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What Every CMPT 225 Student Should Know About Mathematical Induction

- by Brad Bart, Simon Fraser University


Part 1: Overview of Induction Part 2: How Induction Relates to Computer Science Part 3: Induction in CMPT 225 Part 2: How Induction Relates to Computer Science

Induction is about mathematical structures which are self-similar. So are algorithms and computer programming, both of which apply recursion and iteration to solve problems.

Induction and Recursion

Recursion is an algorithmic technique where you solve a problem by using the solutions to smaller instances of the same problem.

The inductive step from the squares example was recursive because in order to verify the nth case, you relied on the n − 1st case. But similarly, case n − 1 depended on case n − 2. And case n − 2 depended on case n − 3, which depended on case n − 4, . . ., which depended on case 3, which depended on case 2, which depended on case 1. And since case 1 was verified in the basis step, you concluded the nth case was true.

This sort of recursive reasoning, where you break down the large case into smaller cases, is known as the top-down approach. In this example, it leads directly to a recursive implementation of the function SumOdd(n), which for positive n returns the sum of the first n odd integers: the resulting sum is based on a call to SumOdd(n-1), when n > 1. The case for n = 1, where the recursion stops, is the base case.

int SumOdd(int n) {
  // base case
  if (n == 1) return 1; 

  // recursive case
  return SumOdd(n-1) + (2*n - 1);

Induction and Iteration

The other way to look at induction is by starting with case 1, the basis case. Then, by using the inductive step, case 1 implies case 2. Now that you have case 2, you use the inductive step again, and you have case 3. Case 3 implies case 4, which implies case 5, which implies case 6, and so on, climbing your infinite ladder, rung by rung, going as high as you like.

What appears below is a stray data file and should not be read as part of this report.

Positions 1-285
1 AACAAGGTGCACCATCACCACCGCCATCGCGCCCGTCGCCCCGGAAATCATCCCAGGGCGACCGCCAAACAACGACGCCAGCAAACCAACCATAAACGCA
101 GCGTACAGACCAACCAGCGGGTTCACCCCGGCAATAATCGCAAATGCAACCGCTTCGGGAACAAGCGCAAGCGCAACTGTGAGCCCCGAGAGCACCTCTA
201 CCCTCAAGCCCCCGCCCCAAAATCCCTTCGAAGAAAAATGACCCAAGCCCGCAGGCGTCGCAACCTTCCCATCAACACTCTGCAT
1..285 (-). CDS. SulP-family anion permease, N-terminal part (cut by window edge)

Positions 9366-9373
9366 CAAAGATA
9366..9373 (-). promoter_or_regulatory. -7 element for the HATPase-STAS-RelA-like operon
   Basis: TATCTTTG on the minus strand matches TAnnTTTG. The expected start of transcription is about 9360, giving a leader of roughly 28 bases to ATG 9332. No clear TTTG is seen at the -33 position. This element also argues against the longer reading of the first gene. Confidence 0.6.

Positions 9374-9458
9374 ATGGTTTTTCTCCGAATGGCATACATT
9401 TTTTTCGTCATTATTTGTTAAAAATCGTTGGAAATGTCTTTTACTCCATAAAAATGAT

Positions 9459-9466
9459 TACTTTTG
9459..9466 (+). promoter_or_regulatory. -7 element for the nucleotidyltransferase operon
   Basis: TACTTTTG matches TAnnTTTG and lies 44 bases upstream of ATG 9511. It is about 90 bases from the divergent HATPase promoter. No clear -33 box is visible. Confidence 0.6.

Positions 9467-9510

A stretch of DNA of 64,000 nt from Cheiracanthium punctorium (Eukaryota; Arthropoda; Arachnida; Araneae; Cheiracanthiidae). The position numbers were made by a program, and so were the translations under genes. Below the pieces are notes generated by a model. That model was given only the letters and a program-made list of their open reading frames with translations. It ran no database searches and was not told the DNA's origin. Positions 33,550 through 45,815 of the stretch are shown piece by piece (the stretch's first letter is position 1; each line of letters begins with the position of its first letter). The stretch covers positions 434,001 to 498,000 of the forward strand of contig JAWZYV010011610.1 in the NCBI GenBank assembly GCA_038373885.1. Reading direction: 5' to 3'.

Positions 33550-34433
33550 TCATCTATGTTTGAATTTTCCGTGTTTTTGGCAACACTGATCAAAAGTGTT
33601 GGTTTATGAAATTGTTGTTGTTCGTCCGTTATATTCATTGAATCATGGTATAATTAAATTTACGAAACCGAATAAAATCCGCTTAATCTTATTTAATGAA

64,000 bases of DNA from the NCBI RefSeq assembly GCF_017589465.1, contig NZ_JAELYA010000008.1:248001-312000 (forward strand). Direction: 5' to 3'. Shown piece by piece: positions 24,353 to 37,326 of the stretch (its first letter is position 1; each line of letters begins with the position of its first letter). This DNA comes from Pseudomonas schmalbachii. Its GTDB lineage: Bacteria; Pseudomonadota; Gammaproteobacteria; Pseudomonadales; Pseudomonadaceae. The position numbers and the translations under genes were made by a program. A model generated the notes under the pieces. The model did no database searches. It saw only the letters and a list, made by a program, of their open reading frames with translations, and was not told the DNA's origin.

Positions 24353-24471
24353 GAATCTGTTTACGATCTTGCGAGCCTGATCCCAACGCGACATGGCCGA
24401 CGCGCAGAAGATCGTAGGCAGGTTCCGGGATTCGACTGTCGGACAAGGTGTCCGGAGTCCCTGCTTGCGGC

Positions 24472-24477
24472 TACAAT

This sort of recursive reasoning, where you use the smaller cases to build up to the large case, is known as the bottom-up approach. In the squares example, it leads directly to an iterative implementation of the function SumOdd(n), defined as before. This time a variable total holds the running sum of the first i-1 odd integers. In each iteration, the ith odd integer is added to the running sum.

int SumOdd(int n) {
  total = 1;
  for (int i = 2; i <= n; ++i) {
    // assert(total == (i-1)*(i-1));
    total += (2*i - 1);
    // assert(total == i*i);
The two assertions in the implementation serve to convince the reader that the code does just what it is supposed to do: that at the beginning of the loop  = (i − 1)2, and at the end of the loop ∑ = i2. An assertion about how the data of the algorithm relate to the loop index is called a loop invariant.

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